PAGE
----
Strange Trails- Lord Huron
Genre: Indie Folk
By Cela Sosa
Lord Huron’s most recent album tackles the topic of love with both carefree songs and more wistfully contemplative tunes. Although love is a topic commonly explored by artists Lord Huron does so in a unique manner, like in his song “Love Like Ghosts” where he compares love to ghosts with thought-provoking lyrics. A couple ways he does this are, “Yes I know that love is like ghosts/ Oh, few have seen it, but everybody talks” and the lines I found most thought-provoking, “Yes I know that love is like ghosts/ Oh, and what ain’t living can never really die.” Throughout the album Lord Huron mingles love with death sometimes in a lackadaisical manner, as in his song “Until the Night Turns” where he sings, “I got a helluva view for the end of the world/ I’ve got a bottle of booze and a beautiful girl/ If I’m a’goin to die I’m gonna go in style.” This carefree cynicism is most apparent with the actual sound of his music which is laid-back and light consisting of soft background music paired with smooth modulated vocals.
One of the really neat things about this album is that Lord Huron seamlessly includes the title “Strange Trails” throughout the line-up. In the song “Cursed,” which is about feeling trapped or “under the spell” of a manipulative girlfriend, it starts off with the lines “What I remember the most is hollering her name/ And the sirens wail as we ran like hell down a strange trail.” The term ‘strange trails’ can be interpreted various ways by the listener and even between different songs the same listener could find different meanings in the phrase. For instance, in “Cursed” when he sings about two people in a tumultuous relationship running down a ‘strange trail’ it could mean a bad path or it could symbolize the negative direction that their union was bound to take. Yet in one of my favorite songs on this album, “Way Out There,” he croons, “When you follow the strange trails/ they will take you who knows where” and although the song itself is dark his reference to strange trails seems as though he’s mentioning predetermined life paths that could be positive. In this song, he also tackles the enormity of life’s meaning which can be seen in the lines “I been unraveling since my birth/ Gonna wander out there and see what I’m worth.” With lyrics drenched in double meaning, it’s left up to the listener to decide whether it’s a song about hope or hopelessness, finding self-worth, or something else entirely.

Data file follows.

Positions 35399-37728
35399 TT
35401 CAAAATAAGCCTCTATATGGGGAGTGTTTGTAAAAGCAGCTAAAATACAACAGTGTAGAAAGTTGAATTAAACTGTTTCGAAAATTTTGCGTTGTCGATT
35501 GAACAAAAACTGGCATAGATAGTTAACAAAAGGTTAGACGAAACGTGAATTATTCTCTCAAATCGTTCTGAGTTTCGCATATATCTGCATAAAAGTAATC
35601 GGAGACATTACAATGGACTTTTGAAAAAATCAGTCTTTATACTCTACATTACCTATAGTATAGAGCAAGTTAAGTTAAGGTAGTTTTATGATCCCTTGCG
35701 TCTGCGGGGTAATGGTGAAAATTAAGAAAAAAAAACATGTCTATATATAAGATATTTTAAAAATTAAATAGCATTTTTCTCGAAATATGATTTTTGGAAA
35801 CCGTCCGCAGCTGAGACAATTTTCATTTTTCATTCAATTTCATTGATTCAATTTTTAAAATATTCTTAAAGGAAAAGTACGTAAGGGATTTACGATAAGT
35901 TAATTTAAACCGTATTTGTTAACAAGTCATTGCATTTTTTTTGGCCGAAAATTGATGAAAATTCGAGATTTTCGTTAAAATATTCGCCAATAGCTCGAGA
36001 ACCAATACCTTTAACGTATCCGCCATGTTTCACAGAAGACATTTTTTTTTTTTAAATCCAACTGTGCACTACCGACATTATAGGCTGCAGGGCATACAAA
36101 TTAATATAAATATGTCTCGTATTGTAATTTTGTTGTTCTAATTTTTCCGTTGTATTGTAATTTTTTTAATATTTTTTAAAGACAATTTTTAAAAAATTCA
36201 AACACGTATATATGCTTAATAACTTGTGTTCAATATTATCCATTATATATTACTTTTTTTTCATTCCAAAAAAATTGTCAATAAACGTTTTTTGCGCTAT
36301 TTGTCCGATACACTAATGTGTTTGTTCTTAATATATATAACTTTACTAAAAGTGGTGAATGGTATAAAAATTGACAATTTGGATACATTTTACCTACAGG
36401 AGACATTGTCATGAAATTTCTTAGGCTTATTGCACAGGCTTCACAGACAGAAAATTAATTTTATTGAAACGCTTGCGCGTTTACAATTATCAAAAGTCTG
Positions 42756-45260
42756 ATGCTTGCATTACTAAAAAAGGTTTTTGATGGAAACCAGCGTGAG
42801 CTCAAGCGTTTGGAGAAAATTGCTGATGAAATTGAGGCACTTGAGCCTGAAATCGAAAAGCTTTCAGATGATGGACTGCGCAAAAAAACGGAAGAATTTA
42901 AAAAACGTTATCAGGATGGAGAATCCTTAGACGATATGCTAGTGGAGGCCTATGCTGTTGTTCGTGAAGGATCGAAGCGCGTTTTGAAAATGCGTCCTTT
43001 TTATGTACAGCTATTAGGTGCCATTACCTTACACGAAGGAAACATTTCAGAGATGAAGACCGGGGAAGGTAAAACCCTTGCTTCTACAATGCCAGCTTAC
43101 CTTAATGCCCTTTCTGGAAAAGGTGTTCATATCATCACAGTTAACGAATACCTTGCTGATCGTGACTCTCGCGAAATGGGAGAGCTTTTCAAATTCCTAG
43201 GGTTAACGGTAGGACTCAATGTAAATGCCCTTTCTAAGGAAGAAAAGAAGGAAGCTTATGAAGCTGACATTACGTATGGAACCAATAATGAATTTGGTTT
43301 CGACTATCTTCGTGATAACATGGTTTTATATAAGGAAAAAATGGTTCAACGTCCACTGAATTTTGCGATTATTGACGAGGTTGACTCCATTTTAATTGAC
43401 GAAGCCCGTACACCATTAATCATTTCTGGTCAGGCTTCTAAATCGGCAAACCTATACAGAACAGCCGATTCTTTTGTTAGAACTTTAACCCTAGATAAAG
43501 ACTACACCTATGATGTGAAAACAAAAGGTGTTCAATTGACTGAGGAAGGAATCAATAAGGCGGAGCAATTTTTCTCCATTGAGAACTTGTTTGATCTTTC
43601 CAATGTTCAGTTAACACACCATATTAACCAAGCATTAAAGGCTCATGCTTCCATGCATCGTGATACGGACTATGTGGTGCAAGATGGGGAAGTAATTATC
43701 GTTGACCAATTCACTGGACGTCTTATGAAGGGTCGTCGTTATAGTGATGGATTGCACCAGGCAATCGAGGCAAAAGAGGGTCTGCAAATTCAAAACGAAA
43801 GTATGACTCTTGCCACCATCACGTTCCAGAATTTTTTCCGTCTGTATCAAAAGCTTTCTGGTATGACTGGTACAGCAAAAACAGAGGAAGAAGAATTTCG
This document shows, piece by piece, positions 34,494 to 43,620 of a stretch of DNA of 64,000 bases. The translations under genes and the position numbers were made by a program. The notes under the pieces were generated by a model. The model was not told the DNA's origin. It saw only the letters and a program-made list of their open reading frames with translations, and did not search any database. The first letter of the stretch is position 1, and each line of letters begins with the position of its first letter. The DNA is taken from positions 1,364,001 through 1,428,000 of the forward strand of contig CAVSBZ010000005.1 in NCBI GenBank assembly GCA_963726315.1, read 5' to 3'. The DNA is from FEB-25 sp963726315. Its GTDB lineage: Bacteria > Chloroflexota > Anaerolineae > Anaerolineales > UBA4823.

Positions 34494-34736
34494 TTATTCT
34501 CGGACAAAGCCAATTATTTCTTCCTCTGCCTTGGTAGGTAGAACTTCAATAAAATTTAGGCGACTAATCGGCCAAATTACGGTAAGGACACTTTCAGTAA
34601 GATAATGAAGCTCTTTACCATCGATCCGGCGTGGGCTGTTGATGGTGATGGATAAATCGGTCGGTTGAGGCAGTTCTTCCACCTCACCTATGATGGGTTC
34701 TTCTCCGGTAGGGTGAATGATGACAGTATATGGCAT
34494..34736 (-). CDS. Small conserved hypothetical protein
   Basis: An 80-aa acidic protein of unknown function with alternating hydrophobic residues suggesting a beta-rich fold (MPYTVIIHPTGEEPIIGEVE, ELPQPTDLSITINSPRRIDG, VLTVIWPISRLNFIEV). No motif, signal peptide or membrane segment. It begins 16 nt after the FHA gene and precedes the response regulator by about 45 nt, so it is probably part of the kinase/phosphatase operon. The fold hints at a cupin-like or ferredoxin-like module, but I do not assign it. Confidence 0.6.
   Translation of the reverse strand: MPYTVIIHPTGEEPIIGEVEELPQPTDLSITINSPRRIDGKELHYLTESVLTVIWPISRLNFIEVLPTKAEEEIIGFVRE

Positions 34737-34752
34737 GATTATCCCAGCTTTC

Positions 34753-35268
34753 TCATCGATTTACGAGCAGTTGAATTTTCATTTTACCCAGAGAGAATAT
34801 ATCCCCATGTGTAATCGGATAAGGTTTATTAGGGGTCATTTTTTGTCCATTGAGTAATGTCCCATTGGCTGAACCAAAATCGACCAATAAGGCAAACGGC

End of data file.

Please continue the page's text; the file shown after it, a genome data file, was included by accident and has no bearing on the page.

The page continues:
I would highly recommend this album to anyone interested in a thought-provoking track list that will leave you contemplating the intricacies of love, life, and death or anyone that just wants some nice relaxing background music for writing, setting a laid-back mood, etc. Lord Huron did a great job of making a record that’s not only pleasant to hear but also supplies plenty of food for thought and I would suggest giving it a listen.
Want to listen for yourself? Listen below: